As a PhD candidate who’s also actively lecturing and active in social media and networking, how do you find the time to blog about your research and academic notes of interest? Any advice for others in academia who want to blog more about their topics but find the time-balance factor a little overwhelming?

Well, blogging can certainly be time consuming but I think if you can blog the work you are doing on a daily basis, it certainly helps. Quite often my posts are literally brain dumps – a way of me making sense of the information I’ve been mulling over. Many of my posts have then been tweaked for internal reports or journal articles, etc. In this way, the blog is mainly for me thinking out loud. Quite often the things I blog are emerging topics or things already under discussion across the sector – if other people read and then engage in one way or another, then great!

When I’m really busy but have something playing on my mind, I just make a few bullet points and save it as a draft to return to and flesh out when I get chance. I get to the office quite early (between 7.30-8am) and find this my most productive blogging time (with a cup of tea in hand), so I guess it’s about routine too – I’m definitely a creature of habit so I find this useful.

What I would say to others though, is avoid blogging for the sake of blogging. Of course, we’re all encouraged to develop a digital identity and this has certainly been useful for me, but there has to be a point to it. As I said, my blog was mainly for me, and if anyone else is interested then that’s a bonus. I must say, I went through a little phase of trying to push out 2 posts a week and after about 4-6 weeks, I looked back and had blogged some rubbish. It turned from being a reflective practice for myself, to trying to please potential readers and metrics/systems for having a high impact blog.

Needless to say I knocked that on the head and I’m back to myself now, thankfully. There are many more renowned bloggers than me out there with mass followers, but the things they blog are nothing particularly new – typically a regurgitated form of existing works. So I’m not particularly interested in them – I like to read opinions on things from people I respect. David Kernohan and Martin Weller do a lot of blogging on open education which really gets me thinking. Unfortunately the likes of Amber Thomas who is definitely on the same wavelength as me when it comes to open education, isn’t so active blogging since moving to Warwick from Jisc. Sheila Macneill blogs in a reasonably similar way to me – sharing the work and conversations she’s engaged with, and David Hopkins has some great insights into the role of Learning Technologists.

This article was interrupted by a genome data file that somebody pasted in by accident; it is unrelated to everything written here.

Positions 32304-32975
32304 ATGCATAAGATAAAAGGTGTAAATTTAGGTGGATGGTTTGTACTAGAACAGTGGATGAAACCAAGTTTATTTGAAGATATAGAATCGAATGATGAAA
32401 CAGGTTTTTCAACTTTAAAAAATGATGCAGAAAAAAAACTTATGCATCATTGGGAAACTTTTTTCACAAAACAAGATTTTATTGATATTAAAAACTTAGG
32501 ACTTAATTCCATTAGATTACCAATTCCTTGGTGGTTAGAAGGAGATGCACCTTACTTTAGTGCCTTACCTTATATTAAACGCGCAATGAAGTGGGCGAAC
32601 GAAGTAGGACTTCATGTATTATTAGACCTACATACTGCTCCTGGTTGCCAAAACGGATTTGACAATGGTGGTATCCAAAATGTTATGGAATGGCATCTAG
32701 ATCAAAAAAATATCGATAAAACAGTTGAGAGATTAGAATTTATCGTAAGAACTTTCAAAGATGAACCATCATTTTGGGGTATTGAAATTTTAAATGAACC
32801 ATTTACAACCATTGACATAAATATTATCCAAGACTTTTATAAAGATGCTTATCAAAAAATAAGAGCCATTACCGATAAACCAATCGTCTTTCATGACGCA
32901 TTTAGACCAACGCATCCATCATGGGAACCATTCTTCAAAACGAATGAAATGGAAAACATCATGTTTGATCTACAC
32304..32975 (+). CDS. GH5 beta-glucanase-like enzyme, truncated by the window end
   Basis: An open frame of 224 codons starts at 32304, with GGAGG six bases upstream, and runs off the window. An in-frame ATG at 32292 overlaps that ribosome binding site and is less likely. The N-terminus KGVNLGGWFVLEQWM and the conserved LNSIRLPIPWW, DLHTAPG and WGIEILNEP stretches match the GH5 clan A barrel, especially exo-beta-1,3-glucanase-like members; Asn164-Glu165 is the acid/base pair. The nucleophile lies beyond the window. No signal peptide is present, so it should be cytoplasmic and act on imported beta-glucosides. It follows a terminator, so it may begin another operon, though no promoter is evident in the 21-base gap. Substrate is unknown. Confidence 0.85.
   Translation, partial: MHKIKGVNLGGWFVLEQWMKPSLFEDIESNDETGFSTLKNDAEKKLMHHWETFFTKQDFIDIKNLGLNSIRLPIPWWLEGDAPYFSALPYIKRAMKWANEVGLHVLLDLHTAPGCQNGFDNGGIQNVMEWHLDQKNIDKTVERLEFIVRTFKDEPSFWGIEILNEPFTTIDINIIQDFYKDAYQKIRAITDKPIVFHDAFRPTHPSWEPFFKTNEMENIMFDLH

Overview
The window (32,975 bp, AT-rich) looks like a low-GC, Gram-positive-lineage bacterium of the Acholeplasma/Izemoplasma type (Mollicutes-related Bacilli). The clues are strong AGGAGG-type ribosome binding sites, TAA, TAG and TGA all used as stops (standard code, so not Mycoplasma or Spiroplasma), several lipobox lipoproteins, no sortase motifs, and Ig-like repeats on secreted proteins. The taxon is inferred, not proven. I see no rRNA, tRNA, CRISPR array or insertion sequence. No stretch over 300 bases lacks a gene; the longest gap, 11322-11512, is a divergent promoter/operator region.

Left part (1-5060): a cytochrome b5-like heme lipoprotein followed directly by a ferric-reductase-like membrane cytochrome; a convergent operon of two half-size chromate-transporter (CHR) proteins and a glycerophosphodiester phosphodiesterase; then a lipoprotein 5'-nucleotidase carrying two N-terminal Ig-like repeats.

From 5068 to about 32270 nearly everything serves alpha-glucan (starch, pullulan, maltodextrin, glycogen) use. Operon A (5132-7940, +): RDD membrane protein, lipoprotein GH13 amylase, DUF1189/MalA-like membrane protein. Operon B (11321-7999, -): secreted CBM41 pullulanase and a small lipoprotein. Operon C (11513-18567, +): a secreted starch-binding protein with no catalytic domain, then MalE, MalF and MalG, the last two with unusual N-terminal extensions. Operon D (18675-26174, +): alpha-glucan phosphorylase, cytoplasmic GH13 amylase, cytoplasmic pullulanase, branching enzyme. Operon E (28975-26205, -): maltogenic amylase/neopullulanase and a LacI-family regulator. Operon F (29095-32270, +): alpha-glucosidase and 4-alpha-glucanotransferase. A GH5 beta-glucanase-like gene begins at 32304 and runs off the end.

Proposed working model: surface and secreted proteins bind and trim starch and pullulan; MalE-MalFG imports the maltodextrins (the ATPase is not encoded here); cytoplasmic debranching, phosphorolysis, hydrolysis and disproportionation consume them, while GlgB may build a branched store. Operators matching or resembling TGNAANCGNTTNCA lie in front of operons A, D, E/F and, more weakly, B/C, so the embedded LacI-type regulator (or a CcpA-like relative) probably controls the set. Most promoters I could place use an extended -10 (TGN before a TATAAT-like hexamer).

So think about what you like to read, and that’s probably how you should write!

Further Reading:

Peter Reed’s blog, The Reed Diaries:      View in ACI     |     Visit the Blog

Speedy professional conversations around learning and teaching in higher education via the brand new tweetchat #LTHEchat
Journal ALISS Quarterly by the Association of Librarians and Information Professionals in the Social Sciences
Sue Beckingham, Chrissi Nerantzi, Peter Reed, and David Walker, February 2015
Visit hashtag #LTHEchat

Hygiene factors: Using VLE minimum standards to avoid student dissatisfaction
Peter Reed and Simon Watmough, E-Learning and Digital Media, Vol. 12 No. 1 68-89, January 2015

Staff Experience and Attitudes towards Technology Enhanced Learning initiatives in one Faculty of Health & Life Sciences
Peter ReedResearch in Learning Technology, September 22, 2014

Tweet-chats: The new condensed synchronous discussion forum?
Lifewide Magazine: Special issue: Using Social Media in the Social Age of Learning
Peter Reed and Chrissi Nerantzi, Issue 10, June 15, 2014

Hashtags and Retweets: Using Twitter to aid Community, Communication and Casual (Informal) Learning
Peter ReedResearch in Learning Technology, September 13, 2013